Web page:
2. Candidate volume: More candidates than ever seem to be applying for the reduced number of roles available. Differentiating the best from the rest becomes ever harder and more resource-intensive as a result.

 

3. The war for talent: You might think, given the state of the economy, that the war for talent was over, and organisations had won. You couldn’t be more wrong. The best candidates know their worth, and expect hiring managers to convince them of why they should join – starting right from the organisation’s attraction and selection campaigns.

 

4. Here today, there tomorrow: Where once organisations might have recruited for a specific role, increasingly now they have to recruit people who will be able to adapt as fast as they do. The result is that you no longer have to just be a fit for the role, but also fit for the future.

 

5. More global and more ‘future leader’: For many organisations, this fit for the future means more global and more ‘future leader’, adding yet another lens to what organisations want in their new people.

 

6. “A great example of that was when…”: One of the major drawbacks of the prevalence of competency-based approaches is that candidates are so often well-rehearsed rather than well-prepared, making it difficult for recruiters to see behind the polish to the person they would really be hiring.

 

7. The curse of WikiJobs: This challenge is made all the more virulent through the ubiquity of WikiJobs, especially in the graduate recruitment arena, where candidates have been known to share interview questions and model answers within minutes of them first being asked in a live interview or assessment centre.

 

8. “You’re all the same to me”: Not only do candidates look and sound alike, but so do the selection methods and approaches used to recruit them. Competency-based recruitment was a big step forward from the intelligence testing (if anything) that we had before, but after 30 years and almost every organisation using them, the differentiation of competency-based interviews has passed.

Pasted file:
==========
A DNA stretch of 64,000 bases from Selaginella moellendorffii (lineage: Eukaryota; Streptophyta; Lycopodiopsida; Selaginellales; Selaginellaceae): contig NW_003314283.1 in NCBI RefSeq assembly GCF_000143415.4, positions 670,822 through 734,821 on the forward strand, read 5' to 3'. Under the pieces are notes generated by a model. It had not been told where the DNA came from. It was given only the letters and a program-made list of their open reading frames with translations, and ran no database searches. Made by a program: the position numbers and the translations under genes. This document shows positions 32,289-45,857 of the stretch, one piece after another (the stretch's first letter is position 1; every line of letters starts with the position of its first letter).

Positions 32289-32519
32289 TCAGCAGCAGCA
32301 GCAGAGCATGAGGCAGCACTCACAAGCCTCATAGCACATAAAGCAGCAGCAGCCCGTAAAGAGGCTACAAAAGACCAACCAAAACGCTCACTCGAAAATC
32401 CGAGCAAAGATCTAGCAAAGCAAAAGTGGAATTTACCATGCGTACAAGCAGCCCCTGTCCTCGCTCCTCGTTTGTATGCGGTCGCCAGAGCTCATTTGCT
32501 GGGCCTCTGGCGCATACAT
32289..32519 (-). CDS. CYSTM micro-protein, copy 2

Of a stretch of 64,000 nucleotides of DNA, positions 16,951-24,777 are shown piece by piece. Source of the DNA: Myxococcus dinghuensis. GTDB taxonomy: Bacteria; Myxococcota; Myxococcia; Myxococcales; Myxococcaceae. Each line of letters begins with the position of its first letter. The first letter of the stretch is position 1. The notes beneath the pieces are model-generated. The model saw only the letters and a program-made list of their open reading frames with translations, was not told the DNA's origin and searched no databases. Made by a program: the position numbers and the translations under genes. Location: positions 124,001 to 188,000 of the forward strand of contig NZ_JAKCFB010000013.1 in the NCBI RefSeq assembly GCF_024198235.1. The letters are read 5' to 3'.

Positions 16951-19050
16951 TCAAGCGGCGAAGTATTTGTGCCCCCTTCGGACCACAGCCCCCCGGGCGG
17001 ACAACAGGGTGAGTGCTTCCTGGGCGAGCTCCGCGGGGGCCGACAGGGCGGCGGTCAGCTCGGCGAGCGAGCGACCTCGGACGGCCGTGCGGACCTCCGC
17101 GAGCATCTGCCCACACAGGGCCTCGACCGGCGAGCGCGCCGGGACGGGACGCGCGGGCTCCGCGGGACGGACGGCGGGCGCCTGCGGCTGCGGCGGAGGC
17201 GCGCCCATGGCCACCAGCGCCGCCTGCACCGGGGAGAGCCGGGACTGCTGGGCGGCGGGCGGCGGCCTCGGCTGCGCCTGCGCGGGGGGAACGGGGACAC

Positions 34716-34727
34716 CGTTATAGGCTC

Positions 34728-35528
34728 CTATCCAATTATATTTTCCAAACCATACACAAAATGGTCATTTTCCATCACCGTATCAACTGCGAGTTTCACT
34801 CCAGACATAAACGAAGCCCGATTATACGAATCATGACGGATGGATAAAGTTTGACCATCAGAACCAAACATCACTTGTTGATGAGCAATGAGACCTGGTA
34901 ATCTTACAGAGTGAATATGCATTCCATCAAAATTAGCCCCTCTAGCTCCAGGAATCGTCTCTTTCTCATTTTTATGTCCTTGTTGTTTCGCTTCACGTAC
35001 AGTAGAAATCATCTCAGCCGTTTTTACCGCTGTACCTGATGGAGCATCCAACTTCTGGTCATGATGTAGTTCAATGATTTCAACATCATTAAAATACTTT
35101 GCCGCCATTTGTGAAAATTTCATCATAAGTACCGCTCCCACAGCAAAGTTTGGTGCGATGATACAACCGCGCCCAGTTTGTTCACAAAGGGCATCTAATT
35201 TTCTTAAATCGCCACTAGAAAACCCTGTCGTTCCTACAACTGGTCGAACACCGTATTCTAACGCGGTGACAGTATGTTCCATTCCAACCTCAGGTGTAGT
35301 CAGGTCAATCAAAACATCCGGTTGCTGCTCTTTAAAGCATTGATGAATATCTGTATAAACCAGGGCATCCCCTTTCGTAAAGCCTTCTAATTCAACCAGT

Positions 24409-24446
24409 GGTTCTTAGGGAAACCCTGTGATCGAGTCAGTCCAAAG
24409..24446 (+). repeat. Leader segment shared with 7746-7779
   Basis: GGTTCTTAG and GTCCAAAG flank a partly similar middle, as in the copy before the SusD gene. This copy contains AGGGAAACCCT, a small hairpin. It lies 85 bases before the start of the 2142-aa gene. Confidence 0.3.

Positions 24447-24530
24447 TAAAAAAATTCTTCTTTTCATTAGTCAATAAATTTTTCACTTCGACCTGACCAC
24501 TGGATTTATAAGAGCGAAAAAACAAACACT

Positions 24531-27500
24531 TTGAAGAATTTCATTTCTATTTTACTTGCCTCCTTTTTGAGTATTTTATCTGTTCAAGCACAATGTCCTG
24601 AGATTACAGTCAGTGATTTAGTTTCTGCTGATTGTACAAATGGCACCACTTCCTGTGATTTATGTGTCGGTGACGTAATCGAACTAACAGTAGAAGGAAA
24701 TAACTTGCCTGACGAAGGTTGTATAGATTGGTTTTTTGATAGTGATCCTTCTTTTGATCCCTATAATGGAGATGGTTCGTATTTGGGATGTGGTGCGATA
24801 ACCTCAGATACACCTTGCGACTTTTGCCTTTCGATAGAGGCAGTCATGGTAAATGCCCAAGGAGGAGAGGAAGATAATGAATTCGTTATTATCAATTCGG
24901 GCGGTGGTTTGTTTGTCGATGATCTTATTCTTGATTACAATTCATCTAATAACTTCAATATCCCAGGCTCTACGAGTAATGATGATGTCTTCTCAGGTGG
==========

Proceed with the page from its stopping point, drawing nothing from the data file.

9. Employer brand and being a ‘good rejecter’: When you’re in the volume recruitment game – whether you intended to be or not (see #1 and #2 above) – it’s all the more important to be seen as a ‘good rejecter’, since by definition, you’ll be saying ‘no’ to a lot more people than you say ‘yes’ to. Depending on your business, some or all of these people could well be current or potential future clients.

 

10. Twice the value, half the price: On top of all of these, recruiters are being asked to do more with less. “Yes, we want the best possible candidates you can find. No, we can’t increase your resources to do this – in fact, we’re going to have to top-slice them in line with the rest of the organisation.”

 

With these 10 challenges keeping them awake at night, it’s hardly any wonder that recruiters can sometimes feel like they’re up against it.

 

That’s why at Capp we developed the Situational Strengths Test, as one element of Strengths Selector, our five steps to strengths-based recruitment, to help recruiters solve all of these problems and more.

 

Visit our Situational Strengths Test launch site to see how we can help you.